I begin this by saying I’m sorry. What follows has and may still cause twitching, freakouts, nervous breakdowns, or uncontrollable sobbing, but the road to true recovery starts with accepting what happened. The collapse of epic proportions, the Toronto Maple Leafs losing to the Boston Bruins in Game 7 of the 2013 Eastern Conference Quarterfinals, happened.
“To lose a game you led by three goals with 11 minutes to play would be crushing if it happened in February; to do it in Game 7 of a playoff series is nothing short of soul-destroying.” – Chris Johnston, Sportsnet, May 13, 2013.
To be honest, this is the first time I’ve really spoken about it since it happened. The year was 2013. The Toronto Maple Leafs roster had the likes of Jay McClement, Joe Colborne, and Colton Orr on it. The lead was 4-1 with 11 minutes to go in the third. Leafs fan; meet rock bottom. Rock bottom; Leafs fans.
I’m convinced that game contributed to my hair loss. Sure, Leafs fans wish it never happened. They wish the franchise they’ve given all their love to for so little in return didn’t embarrass them the way it did on that dreadful night on the 13th of May.
But what if it didn’t actually happen?
That Game 7 loss was not only necessary, but may actually be one of the best things to ever happen to this historic franchise in search of its first Cup in half of a century.
Where Would the Leafs Be?
Well, let’s look at what they might still have.
Phil Kessel. Dion Phaneuf. Randy Carlyle. Dave Nonis. David Clarkson. No Cup.
Kessel has two cups since leaving Toronto, so I’m sure he’s not crazy about the idea of that Game 7 not happening either, but at the time, he loved playing in Toronto. He’d have gladly taken his $8 million per year to lead the mediocre roster in points and never get any closer to hoisting Lord Stanley.
Had the Leafs beat the Bruins that night, advanced, and gone on to play the New York Rangers, even won that series, management might have looked at the team and said “Maybe we’re not that far off.” Instead of focusing on refilling the cupboard with solid prospects, they’d stay the course and start adding veteran pieces in exchange for draft picks in an effort to make another run the next season.
There’d be no reason to fire Carlyle or Nonis. Clarkson would still be around for his grit and tenacity; something needed for a deep playoff run back in the old days.
Still not convinced? Maybe we should look at what the Leafs wouldn’t have.
I start here because Brendan Shanahan’s hiring on Apr. 11, 2014 was the first step in Toronto’s official rebuild. Even if Shanahan was still brought in that year, with a potentially deep playoff run the year before, who knows how much control he’d really have with the management and roster shaping. No proper rebuild; no framework for the current team’s goal of being a perennial contender; no “Shana-plan.”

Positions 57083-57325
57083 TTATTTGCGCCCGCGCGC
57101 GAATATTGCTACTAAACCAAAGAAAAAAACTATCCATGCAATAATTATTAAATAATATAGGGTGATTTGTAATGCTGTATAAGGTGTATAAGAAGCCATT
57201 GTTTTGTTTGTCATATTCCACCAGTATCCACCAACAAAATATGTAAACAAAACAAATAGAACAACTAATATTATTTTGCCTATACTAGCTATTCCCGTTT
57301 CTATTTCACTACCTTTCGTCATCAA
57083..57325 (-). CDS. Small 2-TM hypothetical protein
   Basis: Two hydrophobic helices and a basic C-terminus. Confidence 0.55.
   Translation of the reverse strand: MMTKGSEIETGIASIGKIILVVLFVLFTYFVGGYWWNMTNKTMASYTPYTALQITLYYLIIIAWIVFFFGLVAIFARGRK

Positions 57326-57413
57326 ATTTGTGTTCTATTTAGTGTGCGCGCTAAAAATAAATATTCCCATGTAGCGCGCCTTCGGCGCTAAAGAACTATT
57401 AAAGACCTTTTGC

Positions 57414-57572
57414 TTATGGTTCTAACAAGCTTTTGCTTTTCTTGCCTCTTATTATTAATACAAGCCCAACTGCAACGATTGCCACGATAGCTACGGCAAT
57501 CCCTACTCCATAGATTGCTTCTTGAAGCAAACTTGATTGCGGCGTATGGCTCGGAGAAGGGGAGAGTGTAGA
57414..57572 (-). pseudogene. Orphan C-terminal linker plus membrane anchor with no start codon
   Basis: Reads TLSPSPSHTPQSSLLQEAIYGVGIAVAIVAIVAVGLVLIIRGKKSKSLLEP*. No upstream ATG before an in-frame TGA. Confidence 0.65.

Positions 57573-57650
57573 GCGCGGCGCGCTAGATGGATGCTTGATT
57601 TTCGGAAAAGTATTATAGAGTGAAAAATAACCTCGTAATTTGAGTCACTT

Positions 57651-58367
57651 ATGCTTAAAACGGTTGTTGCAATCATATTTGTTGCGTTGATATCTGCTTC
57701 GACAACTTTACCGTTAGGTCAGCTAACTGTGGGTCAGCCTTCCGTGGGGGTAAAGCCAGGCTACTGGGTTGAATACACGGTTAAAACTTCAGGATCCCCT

Perhaps he wouldn’t have felt the need to shift the franchise’s focus to analytics. Kyle Dubas may not have been brought in; Mark Hunter either.
The 2015 season where Shanahan sat in the rafters and painfully watched the team collapse after the All-Star break and win only eight games on the road all year, may not have been so bad. Maybe they figure out a way to get back into the playoffs and bow out after a round or two.
Any long-time Leafs fan knows how stubborn the owners of the team were when it came to being successful. They were happy with the sellouts. They had plenty of money. The one thing that hit them where it hurt, the 13-year long sellout streak ending, may not have. Who needs Mike Babcock, anyways?
No Mitch Marner at the 2015 draft.
Let’s be serious. Deep down inside, Brendan Shanahan was smiling ear to ear. Seeing what that team had become was the only thing embarrassing enough to get the OK from the powers that be to accept the pain that was coming for a proper rebuild. None of those hypotheticals above would have actually happened, because Shanahan wouldn’t do it any other way than the plan he’s set in place now. He would have declined.
He knew what needed to be done. He cleaned house in April of 2015. Babcock was hired in May of that year. Hyman comes via trade from the Florida Panthers on June 19, 2015. Mitch Marner is drafted a week later; Travis Dermott the next day. Mark Hunter was at the helm.
A week later, Kessel is shipped off to Pittsburgh. Kasperi Kapanen comes to Toronto in return. Lou Lamoriello comes in and sends Dion Phaneuf, the previous Leafs captain, to Ottawa; perhaps the final move to signify that moving forward, mediocrity and band-aids were no longer accepted by the Maple Leafs.
One year later, Leafs fans meet Auston Matthews. Matthews; Leafs fans. Rock bottom doesn’t seem so bad after all, does it?
Where Are the Leafs Today?
Fast forward to today and the Leafs are pounding some pasta and staying loose in anticipation of the first game of their second consecutive trip to the postseason. Most players on the current roster were just getting through puberty in 2013. They don’t owe anybody for what that team did. They are responsible for their play now and to them, if there is anyone who can take down the resilient Bruins, it’s this team. They believe in themselves, and perhaps that’s all they need.
Even the ones who remain from that 2013 squad know this time it’s different. James van Riemsdyk, Tyler Bozak, Nazem Kadri, Leo Komarov, and of course, Jake Gardiner all look at it as a shot at redemption; five years in the making. The Leafs get their shot to quiet Brad Marchand. They get their chance to solve Tuukka Rask. They finally get their chance to send the B’s packing.
Some people believe that everything happens for a reason.
— Toronto Maple Leafs (@MapleLeafs) April 12, 2018
Game 1 is tonight.
Ready. Set. ‘Go Leafs Go.’